With many state legislative sessions now in full swing, voting rights advocates are spending a lot of time in their state capital buildings. In red states like Tennessee, where I live, these activists probably feel like they’re banging their heads against the walls. Most of the time, they are.
Many of the states that make it hardest to vote are home to the legislatures that are the least likely to make improvements. The harsh realities of gerrymandering mean that Republican legislators in those states likely carried their districts by double-digit margins, often as part of campaigns that trumpeted the “Big Lie.”
Voters who prioritize democracy often feel as if they don’t have a voice in red states. And while they might once have looked to Congress for national solutions to protect voting rights, many of those options now appear to be off the table.
When it comes to protecting red-state democracies, there is no silver bullet. But the decentralized nature of the U.S. election system means that local officials have a lot of power to increase voter registration and protect ballot access. And because local leaders represent the most trusted level of government, they have an outsized ability to share information that can lead to increased voter turnout.
For example, in 2021, after the Georgia Legislature adopted draconian voting restrictions, the mayor of Atlanta responded by issuing an administrative order requiring city communications — from water bills to the 311 information hotline — to include voter registration information. The order also directed staff to work with corporate and community partners to develop and distribute public service announcements about deadlines related to voting.
In Nashville, a Democratic congressman and Republican state senator teamed up to help implement a largely unenforced state law requiring annual voter registration drives at every high school in Tennessee. From 2015 to 2019, they worked with local election commissions, school boards and mayors to host friendly registration competitions between high schools. By the end of the project, they had doubled the number of eligible high school students registered to vote.
In Houston, a nonpartisan advocacy organization led by a former prison guard took on a barrier that keeps hundreds of thousands of eligible voters from casting a ballot each year: jail. The vast majority of people detained in local jails are eligible to vote, but do not have the ability to cast a ballot. Volunteers at Houston Justice helped more than 5,000 jailed voters register to vote and access absentee ballots. They also partnered with local officials to open a polling place in the Harris County Jail.
These solutions made a difference in this handful of cities embedded in red states, and they have real potential to do the same across the map. In many red states, hyperlocal work like this — which state legislatures can’t preempt or overrule — represents the best potential for progress. Right now, that potential is underutilized. But in cities like Miami, Austin and New Orleans, local leaders are demonstrating that real, if incremental, change is possible.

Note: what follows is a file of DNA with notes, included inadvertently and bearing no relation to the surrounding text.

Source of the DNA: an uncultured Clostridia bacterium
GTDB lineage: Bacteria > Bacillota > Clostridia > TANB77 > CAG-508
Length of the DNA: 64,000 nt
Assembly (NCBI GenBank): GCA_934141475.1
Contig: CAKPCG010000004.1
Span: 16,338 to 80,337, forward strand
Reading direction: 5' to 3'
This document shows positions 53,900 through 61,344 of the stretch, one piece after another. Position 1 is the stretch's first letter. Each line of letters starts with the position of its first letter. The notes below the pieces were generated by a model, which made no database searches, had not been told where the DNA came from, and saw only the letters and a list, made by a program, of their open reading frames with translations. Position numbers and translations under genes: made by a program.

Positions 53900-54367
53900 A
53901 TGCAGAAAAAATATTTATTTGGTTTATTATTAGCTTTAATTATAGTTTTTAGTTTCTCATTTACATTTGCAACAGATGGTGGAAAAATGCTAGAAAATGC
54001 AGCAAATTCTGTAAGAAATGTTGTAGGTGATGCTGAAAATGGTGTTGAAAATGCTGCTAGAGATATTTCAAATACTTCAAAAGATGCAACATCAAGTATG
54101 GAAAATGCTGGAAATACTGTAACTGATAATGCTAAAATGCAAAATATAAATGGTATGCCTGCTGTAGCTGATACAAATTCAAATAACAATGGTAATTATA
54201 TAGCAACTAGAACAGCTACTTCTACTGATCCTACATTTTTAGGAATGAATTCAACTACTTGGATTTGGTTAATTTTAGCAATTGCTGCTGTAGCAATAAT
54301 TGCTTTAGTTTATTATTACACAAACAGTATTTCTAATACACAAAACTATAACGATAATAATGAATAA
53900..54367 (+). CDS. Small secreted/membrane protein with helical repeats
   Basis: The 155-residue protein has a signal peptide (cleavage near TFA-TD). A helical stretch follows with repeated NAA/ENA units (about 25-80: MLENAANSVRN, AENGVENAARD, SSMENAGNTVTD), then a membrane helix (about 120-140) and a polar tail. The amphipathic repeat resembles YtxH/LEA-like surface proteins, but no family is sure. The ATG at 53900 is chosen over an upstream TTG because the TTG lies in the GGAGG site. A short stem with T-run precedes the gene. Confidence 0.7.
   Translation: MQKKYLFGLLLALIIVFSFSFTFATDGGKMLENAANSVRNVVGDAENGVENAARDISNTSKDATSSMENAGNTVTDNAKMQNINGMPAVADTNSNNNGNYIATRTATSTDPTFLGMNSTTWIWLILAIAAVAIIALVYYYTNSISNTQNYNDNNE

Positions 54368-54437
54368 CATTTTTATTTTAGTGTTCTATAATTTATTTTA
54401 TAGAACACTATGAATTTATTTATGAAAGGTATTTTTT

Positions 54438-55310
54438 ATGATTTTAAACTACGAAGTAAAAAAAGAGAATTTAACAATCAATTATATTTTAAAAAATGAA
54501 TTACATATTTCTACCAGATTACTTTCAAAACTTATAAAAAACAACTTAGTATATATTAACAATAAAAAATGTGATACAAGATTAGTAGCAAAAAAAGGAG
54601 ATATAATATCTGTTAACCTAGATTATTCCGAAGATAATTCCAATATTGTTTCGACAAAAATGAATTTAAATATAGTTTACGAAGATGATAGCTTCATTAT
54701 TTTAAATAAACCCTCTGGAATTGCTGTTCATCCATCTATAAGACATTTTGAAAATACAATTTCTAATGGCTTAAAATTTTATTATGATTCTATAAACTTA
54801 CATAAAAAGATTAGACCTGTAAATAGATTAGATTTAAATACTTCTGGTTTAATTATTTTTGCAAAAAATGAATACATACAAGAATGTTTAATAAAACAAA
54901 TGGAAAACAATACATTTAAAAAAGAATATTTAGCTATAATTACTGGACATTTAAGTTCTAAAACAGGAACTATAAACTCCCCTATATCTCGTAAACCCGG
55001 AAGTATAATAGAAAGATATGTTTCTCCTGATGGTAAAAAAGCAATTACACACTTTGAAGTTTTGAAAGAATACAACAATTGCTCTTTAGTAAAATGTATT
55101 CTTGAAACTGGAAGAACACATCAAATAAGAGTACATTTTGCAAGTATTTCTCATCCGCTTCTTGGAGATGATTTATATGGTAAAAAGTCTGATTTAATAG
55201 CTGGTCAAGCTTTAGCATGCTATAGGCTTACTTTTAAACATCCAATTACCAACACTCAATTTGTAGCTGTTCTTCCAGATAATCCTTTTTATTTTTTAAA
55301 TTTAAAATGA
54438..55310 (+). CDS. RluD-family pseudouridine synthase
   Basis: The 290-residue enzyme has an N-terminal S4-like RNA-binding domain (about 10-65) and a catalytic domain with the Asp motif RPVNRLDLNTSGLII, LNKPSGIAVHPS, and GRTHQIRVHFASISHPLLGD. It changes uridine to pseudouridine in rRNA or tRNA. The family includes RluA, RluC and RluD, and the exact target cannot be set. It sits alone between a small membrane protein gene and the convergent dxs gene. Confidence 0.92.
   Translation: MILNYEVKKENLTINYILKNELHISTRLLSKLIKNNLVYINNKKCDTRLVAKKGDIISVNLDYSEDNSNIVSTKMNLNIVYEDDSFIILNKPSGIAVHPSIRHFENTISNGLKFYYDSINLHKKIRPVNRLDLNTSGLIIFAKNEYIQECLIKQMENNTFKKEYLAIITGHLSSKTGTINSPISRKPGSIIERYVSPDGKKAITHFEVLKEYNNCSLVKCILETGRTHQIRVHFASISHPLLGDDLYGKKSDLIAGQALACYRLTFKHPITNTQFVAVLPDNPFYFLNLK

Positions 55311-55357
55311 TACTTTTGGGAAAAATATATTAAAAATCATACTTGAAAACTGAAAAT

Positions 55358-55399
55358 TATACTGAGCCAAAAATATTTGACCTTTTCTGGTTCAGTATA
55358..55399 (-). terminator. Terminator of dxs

New federal tools also offer hope. While federal legislation that provides comprehensive solutions seems stuck in the halcyon early days of the 117th Congress, Executive Order 14019, issued by President Joe Biden in March 2021, gives advocates a new opportunity to increase voter registration rates in historically disenfranchised communities.
A sometimes forgotten clause in the National Voter Registration Act (NVRA) — “the Motor Voter Act” requiring DMVs to register voters — allows states to designate other federal offices within their borders to act as voter registration agencies. Biden’s executive order requires federal agencies to accept that designation when asked to do so.
Given the degree to which the NVRA has increased voter registration rates among historically disenfranchised communities, this executive order could be a powerful tool. And it is already starting to take hold in red states. Kentucky’s Republican secretary of state has already announced that the Bluegrass State will partner with the U.S. Department of Veterans Affairs (VA) to provide voter registration materials and assistance to veterans, their families and caregivers while they access services at VA health care facilities in the state.
Biden’s executive order could also turbocharge voter registration for the nearly 950,000 immigrants who become American citizens each year at naturalization ceremonies. If a state asks the U.S. Citizenship and Immigration Services (USCIS) offices within its borders to accept designation at voter registration agencies, USCIS representatives would in many cases be required to provide DMV-like voter registration opportunities to the newly minted citizens at these ceremonies. By their very nature, virtually all of these new citizens — most of whom are people of color — are eligible to vote but remain unregistered. Few events offer greater voter registration opportunities.
If there were ever a time to use every possible tool to protect democracy, it is now. Luckily, the innovative work of voting rights advocates around the country shows that the toolbox is well stocked.
These local and federal solutions, and others like them, are described in more detail in the new Democracy Protection Playbook. It launched today to fuel efforts to defend and expand voting access, particularly in states where that access is threatened. While no one tool is a panacea, each has real potential to drive change in places where progress might otherwise seem impossible. Taken collectively, these tools will help ensure that all eligible voters have access to our democracy’s most fundamental right, no matter in which state they live.
Shanna Singh Hughey is an Emerson Collective fellow who founded a voting rights think tank in Tennessee, which she then ran for six years.